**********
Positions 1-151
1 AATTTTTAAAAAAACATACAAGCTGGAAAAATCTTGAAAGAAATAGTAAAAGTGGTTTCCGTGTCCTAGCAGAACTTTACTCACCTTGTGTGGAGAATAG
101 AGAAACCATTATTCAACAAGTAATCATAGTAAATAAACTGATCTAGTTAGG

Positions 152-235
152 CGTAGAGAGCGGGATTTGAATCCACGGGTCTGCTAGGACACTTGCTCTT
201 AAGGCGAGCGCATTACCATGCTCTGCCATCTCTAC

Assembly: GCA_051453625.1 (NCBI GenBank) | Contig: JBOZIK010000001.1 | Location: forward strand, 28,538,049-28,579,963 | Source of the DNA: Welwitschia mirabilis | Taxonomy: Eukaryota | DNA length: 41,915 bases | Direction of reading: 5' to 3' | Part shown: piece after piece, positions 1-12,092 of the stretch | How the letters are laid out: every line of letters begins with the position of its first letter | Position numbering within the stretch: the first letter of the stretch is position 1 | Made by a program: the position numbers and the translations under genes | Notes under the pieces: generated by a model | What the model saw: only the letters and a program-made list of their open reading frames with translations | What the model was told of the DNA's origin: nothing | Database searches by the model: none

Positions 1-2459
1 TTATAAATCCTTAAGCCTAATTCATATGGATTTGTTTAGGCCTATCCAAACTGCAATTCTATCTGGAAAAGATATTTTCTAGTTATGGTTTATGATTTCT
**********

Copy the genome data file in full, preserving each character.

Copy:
Positions 1-151
1 AATTTTTAAAAAAACATACAAGCTGGAAAAATCTTGAAAGAAATAGTAAAAGTGGTTTCCGTGTCCTAGCAGAACTTTACTCACCTTGTGTGGAGAATAG
101 AGAAACCATTATTCAACAAGTAATCATAGTAAATAAACTGATCTAGTTAGG

Positions 152-235
152 CGTAGAGAGCGGGATTTGAATCCACGGGTCTGCTAGGACACTTGCTCTT
201 AAGGCGAGCGCATTACCATGCTCTGCCATCTCTAC

Assembly: GCA_051453625.1 (NCBI GenBank) | Contig: JBOZIK010000001.1 | Location: forward strand, 28,538,049-28,579,963 | Source of the DNA: Welwitschia mirabilis | Taxonomy: Eukaryota | DNA length: 41,915 bases | Direction of reading: 5' to 3' | Part shown: piece after piece, positions 1-12,092 of the stretch | How the letters are laid out: every line of letters begins with the position of its first letter | Position numbering within the stretch: the first letter of the stretch is position 1 | Made by a program: the position numbers and the translations under genes | Notes under the pieces: generated by a model | What the model saw: only the letters and a program-made list of their open reading frames with translations | What the model was told of the DNA's origin: nothing | Database searches by the model: none

Positions 1-2459
1 TTATAAATCCTTAAGCCTAATTCATATGGATTTGTTTAGGCCTATCCAAACTGCAATTCTATCTGGAAAAGATATTTTCTAGTTATGGTTTATGATTTCT